The rise of intramural sports at Linfield


Nathan Herde

Students were able to participate in IM flag football this fall semester.

Turns out, you don’t have to be an all-star athlete, or even an athlete at all, to get involved in college sports. In fact, your competitors may be hoping you’ve never played a sport in your life. Sound weird? Well that’s intramural (IM) sports for you. And this year, they’re bigger and better than ever before at Linfield – which is a positive for everyone. 

If you’re looking for a sport where no experience is required, IM may be your best (and only) option. IM is another word for recreational, meaning anyone can join, no matter your athletic achievements, or lack thereof.

Getting involved in IM is more than just a fun after-class activity or the chance to trash-talk your roommate, though. There are actual tangible benefits to participating in sports according to numerous studies. 

With nearly nine times as many one-day tournaments as last year, IM has kicked it up a notch. The plans for this season of IM sports? Two words – big and bold. There are new sports that have yet to be introduced to Linfield University’s IM platter, and opportunities for everyone to try.

In the 2021-2022 school year at Linfield, the Associated Students of Linfield University (ASLU) put on three full IM seasons, and two one-day tournaments. This upcoming year, ASLU wants students to feel prioritized, especially during times when students’ mental health is struggling. To do this, ASLU plans on doubling the amount of IM sports tournaments offered.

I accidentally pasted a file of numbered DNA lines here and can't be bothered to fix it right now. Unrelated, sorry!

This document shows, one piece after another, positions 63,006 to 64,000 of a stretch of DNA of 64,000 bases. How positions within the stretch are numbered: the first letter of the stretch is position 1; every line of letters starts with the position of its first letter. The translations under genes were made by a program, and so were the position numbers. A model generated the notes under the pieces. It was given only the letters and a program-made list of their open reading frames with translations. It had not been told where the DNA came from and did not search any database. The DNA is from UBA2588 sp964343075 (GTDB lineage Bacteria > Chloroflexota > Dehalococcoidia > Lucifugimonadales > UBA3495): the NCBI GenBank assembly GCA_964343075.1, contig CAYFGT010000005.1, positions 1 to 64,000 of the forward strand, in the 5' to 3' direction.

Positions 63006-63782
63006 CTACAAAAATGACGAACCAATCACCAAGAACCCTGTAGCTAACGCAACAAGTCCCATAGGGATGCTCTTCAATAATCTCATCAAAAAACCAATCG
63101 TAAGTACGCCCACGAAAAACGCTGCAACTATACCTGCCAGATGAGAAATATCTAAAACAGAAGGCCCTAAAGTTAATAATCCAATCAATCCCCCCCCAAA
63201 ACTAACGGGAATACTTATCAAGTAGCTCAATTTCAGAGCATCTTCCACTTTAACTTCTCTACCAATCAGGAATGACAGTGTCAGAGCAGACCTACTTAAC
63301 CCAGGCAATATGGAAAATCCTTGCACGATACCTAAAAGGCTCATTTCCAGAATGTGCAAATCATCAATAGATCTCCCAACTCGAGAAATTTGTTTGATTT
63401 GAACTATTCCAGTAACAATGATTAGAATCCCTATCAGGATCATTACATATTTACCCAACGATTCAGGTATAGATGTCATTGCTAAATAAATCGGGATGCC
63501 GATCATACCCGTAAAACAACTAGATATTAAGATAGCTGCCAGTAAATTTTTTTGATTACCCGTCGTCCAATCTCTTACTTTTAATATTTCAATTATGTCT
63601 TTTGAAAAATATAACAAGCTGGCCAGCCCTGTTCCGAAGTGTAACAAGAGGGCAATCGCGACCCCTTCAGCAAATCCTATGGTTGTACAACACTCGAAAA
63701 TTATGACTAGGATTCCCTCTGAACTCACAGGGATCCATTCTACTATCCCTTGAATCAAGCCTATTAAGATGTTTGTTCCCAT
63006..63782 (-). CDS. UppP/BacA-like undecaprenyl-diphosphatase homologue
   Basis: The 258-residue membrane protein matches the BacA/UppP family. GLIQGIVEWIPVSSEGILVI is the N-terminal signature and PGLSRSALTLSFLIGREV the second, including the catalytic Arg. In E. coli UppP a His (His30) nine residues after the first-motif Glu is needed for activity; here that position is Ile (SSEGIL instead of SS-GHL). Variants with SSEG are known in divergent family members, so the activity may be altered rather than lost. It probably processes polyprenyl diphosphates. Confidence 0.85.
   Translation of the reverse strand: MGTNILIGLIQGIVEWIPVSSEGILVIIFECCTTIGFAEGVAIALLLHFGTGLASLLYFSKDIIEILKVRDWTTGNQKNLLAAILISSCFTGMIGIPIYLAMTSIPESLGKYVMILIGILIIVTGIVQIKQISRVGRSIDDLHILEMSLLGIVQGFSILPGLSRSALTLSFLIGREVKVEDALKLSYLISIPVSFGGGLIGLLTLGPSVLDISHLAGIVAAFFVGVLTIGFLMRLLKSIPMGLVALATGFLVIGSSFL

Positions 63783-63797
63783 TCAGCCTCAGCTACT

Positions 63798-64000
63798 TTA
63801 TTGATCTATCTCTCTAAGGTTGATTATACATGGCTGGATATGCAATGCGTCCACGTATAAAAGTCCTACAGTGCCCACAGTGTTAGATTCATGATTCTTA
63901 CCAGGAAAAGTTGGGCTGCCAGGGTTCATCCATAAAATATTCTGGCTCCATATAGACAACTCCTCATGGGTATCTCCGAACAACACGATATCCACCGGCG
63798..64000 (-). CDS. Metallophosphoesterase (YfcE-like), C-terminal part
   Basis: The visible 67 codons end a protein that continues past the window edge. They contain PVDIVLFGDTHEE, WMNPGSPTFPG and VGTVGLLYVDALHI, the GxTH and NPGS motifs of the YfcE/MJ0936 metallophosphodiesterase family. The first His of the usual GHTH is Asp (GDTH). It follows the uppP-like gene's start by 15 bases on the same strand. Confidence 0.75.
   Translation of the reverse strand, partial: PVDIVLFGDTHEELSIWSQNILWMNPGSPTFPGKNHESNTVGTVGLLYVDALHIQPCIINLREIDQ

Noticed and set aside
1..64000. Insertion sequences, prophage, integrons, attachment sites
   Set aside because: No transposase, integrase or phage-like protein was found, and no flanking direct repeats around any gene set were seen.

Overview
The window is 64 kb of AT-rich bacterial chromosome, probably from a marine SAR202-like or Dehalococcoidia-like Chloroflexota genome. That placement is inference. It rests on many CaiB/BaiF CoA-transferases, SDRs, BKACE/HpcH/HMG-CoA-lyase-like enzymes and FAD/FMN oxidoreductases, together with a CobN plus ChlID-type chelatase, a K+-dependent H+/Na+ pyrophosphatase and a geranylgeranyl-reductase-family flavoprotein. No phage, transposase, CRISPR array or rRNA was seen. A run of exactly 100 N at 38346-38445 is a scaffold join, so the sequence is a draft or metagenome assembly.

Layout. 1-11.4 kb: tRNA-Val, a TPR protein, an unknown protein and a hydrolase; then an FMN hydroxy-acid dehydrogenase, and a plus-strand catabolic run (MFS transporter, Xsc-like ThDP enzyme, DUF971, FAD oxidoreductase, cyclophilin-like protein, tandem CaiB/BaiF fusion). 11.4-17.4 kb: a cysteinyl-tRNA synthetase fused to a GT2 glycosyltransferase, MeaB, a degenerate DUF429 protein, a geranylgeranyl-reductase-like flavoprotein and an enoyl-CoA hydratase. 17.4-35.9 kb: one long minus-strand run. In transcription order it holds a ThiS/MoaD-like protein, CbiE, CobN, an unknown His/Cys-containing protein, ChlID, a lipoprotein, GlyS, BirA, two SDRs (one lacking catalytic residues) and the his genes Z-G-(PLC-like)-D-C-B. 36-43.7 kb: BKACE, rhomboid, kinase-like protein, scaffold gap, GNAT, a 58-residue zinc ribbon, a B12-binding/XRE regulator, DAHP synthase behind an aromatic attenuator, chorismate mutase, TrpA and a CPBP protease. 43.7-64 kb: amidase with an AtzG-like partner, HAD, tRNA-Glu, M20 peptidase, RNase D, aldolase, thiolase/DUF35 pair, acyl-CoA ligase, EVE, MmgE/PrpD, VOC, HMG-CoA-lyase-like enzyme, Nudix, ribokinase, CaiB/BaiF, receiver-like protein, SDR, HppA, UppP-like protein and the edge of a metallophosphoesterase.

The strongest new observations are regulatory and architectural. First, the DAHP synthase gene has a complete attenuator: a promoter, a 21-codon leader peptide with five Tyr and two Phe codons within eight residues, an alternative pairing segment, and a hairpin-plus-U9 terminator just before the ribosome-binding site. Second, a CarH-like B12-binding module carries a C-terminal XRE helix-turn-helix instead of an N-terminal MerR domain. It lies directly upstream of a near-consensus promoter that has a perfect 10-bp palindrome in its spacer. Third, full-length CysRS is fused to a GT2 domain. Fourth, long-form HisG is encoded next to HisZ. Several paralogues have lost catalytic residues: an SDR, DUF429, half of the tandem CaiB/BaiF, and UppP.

Players from the baseball team joined fall IM Flag Football before their spring season starts. (Nathan Herde)

“The biggest difference from this year to last year is the greater quantity of IM sports,” said Diego Arredondo, Sports Director for ASLU.  “We are going from three full seasons, to six full seasons, and two one-day tournaments, to 17 one-day tournaments.”

One-day tournaments are the equivalent to speed-dating for sports. They’re a way to dip your toes in the water of many different sports, without having to completely commit. Put together your dream team and compete for a few hours to win the ultimate prize: bragging rights on campus.

This drastic increase in both full seasons and one-day tournaments is going to be a huge opportunity for students to get involved, while taking care of physical health at the same time.

The full IM sports season this fall includes flag football, soccer and volleyball, each spanning about two weeks, similar to last year. The ability for students to participate in these seasons gives them the chance to hang out with friends while staying active and, who doesn’t want to relive their glory days from being an athlete in high school? (Well, maybe not everyone, but that is the beauty of IM sports: you don’t have to have any athletic background to play them.) Arredondo emphasizes how IM sports are an engaging activity available for students, no pressure involved. 

“It’s a great way to meet people at Linfield, it helps you stay active and it is just a lot of fun,” said Arredondo.

For those who are more of the “one-day-is-enough-of-a-commitment-for-me,” type, there are plenty of options for you. In the past month at Linfield, a few of the one-day tournament options have included cornhole, spikeball and the newest addition to the lineup, gaming. E-sports, brand new this year at Linfield, are a part of the IM rotation, with a Mario Kart tournament to kick them off.